I don’t think we could have arrived at the Dune du Pyla on the coast of France with more beautiful weather. It was around 20 degrees (unusually warm for March) and not a single rain drop had fallen from the sky for at least a week. But as is often the case when one thing is going right, we found something else to complain about. The wind. It wasn’t blowing in the right direction, not at least for one Australian paraglider hoping to fly the famous white sand dunes.
We instead spent a day riding along the beach, eating fresh oysters and drinking rose with our new friend Rachel who was kind enough to accommodate us, feed us and nod encouragingly at my struggling French. She also put us on the right path… literally. For many days already we had been tossing up which way to go towards Switzerland. One possible plan had us pedalling south towards Toulouse, taking as many flat Eurovelo roads as possible until we hit the inevitable climb into the Alps. The other was to draw a straight line from the Dune du Pyla to Geneva and bully our legs into submission over a few “gentle” col de somethings before the full onslaught of the Alps began. In a fit of foolish confidence (probably during a sip of rose) we agreed on option two. So we waved goodbye to Rachel on and headed towards Bordeaux.
In Bordeaux everyone was out along the Gardonne basking in the sun. It was hot for March in France. We bought a box of six drumstick ice creams, parked the bike, sat on the grass in front of the river and gobbled the whole lot before they melted. The high temperatures continued over the next few days as we made our way through Brive-la-Gaillard toward Clerrmont Ferrand and we repeated our ice cream lunch several times often just plonking down out the front of the local supermarche and unwrapping our icy treats. Each time we did this, little old French ladies would push past us with their shopping trolleys staked with cheese and bread, raise their eyebrows and say “bon appetite”.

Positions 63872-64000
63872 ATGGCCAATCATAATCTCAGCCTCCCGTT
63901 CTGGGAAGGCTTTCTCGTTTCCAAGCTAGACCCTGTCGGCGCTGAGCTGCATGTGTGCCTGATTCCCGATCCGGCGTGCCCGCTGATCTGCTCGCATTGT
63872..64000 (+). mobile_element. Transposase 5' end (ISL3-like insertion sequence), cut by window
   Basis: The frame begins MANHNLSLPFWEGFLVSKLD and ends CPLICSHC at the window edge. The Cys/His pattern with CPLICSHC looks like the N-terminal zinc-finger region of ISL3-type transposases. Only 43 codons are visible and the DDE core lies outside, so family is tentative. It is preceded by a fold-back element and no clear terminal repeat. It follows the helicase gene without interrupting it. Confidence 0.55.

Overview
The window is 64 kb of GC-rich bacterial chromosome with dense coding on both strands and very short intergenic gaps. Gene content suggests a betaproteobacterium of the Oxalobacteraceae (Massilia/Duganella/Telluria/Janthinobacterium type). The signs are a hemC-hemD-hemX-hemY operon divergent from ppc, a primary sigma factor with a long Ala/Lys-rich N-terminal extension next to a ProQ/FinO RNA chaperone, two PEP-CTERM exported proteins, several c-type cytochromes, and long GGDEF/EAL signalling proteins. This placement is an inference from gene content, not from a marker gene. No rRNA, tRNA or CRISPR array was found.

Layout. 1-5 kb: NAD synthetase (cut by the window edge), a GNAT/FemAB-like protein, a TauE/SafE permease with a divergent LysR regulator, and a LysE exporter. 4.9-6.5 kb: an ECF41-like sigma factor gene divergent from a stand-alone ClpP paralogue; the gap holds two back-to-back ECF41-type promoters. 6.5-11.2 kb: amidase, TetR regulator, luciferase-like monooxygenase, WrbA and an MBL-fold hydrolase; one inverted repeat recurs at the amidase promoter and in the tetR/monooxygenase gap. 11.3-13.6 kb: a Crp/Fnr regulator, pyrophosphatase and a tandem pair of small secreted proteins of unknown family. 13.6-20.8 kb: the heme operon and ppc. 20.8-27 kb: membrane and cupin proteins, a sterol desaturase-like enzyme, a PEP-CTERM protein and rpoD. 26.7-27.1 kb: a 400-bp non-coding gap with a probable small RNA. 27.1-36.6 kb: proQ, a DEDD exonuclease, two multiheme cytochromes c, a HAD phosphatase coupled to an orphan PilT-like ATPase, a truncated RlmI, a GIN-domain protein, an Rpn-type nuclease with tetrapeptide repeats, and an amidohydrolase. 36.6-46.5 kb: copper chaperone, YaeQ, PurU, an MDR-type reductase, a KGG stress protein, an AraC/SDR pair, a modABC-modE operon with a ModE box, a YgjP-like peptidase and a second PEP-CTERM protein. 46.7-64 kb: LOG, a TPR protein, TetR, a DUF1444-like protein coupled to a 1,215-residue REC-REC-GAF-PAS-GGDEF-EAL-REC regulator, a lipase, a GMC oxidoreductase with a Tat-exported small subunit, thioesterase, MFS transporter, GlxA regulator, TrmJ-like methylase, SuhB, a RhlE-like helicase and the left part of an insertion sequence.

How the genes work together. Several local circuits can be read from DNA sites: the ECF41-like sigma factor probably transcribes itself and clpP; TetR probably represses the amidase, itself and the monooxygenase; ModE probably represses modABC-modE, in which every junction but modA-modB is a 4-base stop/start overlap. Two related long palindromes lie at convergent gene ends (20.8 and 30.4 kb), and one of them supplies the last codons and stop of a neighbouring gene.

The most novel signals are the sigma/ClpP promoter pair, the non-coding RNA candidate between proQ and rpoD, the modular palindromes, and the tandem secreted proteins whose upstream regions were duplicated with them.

Not only was it getting hot but it was getting hilly and the cycle paths that seemed to be everywhere on the coast had vanished. We were now on two lane carriageways with almost no shoulder and we had to pump our legs maniacally to stem the verbal rage flying out the windows of the French truck drivers. When it was finally time to pitch up our tent at 7:30pm at an abandoned farmhouse near Ussel our legs were on fire. We had only the energy to bath ourselves in a chilly mountain stream, cook some pasta and crawl into the tent without muttering a single word to each other.
The next day the terrain was no easier and as though to remind us, every few hundred metres there would be a sign saying “PAIN”. We oscillated between 400 and 1000 metres above sea level for around 70 kilometres, before losing the lot and, with a screeching of brakes, dropped into Clermont-Ferrand where we had arranged to stay with Mika, Pauline (fellow tandem enthusiasts!), Bruno and Annie.
Clermont-Ferrand is in the middle of a 40 kilometre chain of volcanoes. The biggest, the Puy du Dome is a paragliding hot spot and has featured a few times as a stage finish in the Tour de France. But no… we did not cycle up it. Ashley however did climb it on foot with his paraglider only to be disappointed by strong and irregular wind at the top. It was beginning to occur to us that paragliding and cycling were a horrendously difficult match. It was the second disappointing blow in one week for paragliding and dragging those 10 kilos of nylon up and down the mountainous French countryside had been no small feat. I suddenly felt incredibly grateful for having sent my wing to a friend in London for safekeeping several weeks earlier.